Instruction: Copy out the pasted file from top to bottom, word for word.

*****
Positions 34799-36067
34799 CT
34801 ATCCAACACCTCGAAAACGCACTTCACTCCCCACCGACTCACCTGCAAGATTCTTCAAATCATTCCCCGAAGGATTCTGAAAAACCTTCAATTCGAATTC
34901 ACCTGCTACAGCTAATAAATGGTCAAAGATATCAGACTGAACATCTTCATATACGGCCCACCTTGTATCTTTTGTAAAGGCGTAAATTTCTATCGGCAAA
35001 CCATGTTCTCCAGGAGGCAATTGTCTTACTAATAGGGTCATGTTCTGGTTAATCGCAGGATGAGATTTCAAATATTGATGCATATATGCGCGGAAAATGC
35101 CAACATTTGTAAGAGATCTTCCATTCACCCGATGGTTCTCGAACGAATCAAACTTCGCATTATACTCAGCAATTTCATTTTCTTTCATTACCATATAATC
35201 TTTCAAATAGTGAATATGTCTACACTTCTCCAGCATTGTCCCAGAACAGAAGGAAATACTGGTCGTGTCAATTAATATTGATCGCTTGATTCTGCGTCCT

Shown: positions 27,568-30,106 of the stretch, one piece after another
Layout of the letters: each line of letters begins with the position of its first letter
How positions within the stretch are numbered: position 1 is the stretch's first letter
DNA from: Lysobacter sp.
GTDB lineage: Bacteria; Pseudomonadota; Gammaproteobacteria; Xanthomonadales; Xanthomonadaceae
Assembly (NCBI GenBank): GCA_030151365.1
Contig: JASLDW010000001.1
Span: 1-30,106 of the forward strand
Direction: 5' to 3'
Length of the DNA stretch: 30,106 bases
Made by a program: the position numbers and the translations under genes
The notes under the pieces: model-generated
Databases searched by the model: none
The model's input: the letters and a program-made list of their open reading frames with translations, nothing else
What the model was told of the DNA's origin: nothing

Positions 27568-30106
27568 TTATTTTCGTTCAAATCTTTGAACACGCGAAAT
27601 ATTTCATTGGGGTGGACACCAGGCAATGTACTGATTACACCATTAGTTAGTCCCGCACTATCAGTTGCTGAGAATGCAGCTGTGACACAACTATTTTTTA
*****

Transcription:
Positions 34799-36067
34799 CT
34801 ATCCAACACCTCGAAAACGCACTTCACTCCCCACCGACTCACCTGCAAGATTCTTCAAATCATTCCCCGAAGGATTCTGAAAAACCTTCAATTCGAATTC
34901 ACCTGCTACAGCTAATAAATGGTCAAAGATATCAGACTGAACATCTTCATATACGGCCCACCTTGTATCTTTTGTAAAGGCGTAAATTTCTATCGGCAAA
35001 CCATGTTCTCCAGGAGGCAATTGTCTTACTAATAGGGTCATGTTCTGGTTAATCGCAGGATGAGATTTCAAATATTGATGCATATATGCGCGGAAAATGC
35101 CAACATTTGTAAGAGATCTTCCATTCACCCGATGGTTCTCGAACGAATCAAACTTCGCATTATACTCAGCAATTTCATTTTCTTTCATTACCATATAATC
35201 TTTCAAATAGTGAATATGTCTACACTTCTCCAGCATTGTCCCAGAACAGAAGGAAATACTGGTCGTGTCAATTAATATTGATCGCTTGATTCTGCGTCCT

Shown: positions 27,568-30,106 of the stretch, one piece after another
Layout of the letters: each line of letters begins with the position of its first letter
How positions within the stretch are numbered: position 1 is the stretch's first letter
DNA from: Lysobacter sp.
GTDB lineage: Bacteria; Pseudomonadota; Gammaproteobacteria; Xanthomonadales; Xanthomonadaceae
Assembly (NCBI GenBank): GCA_030151365.1
Contig: JASLDW010000001.1
Span: 1-30,106 of the forward strand
Direction: 5' to 3'
Length of the DNA stretch: 30,106 bases
Made by a program: the position numbers and the translations under genes
The notes under the pieces: model-generated
Databases searched by the model: none
The model's input: the letters and a program-made list of their open reading frames with translations, nothing else
What the model was told of the DNA's origin: nothing

Positions 27568-30106
27568 TTATTTTCGTTCAAATCTTTGAACACGCGAAAT
27601 ATTTCATTGGGGTGGACACCAGGCAATGTACTGATTACACCATTAGTTAGTCCCGCACTATCAGTTGCTGAGAATGCAGCTGTGACACAACTATTTTTTA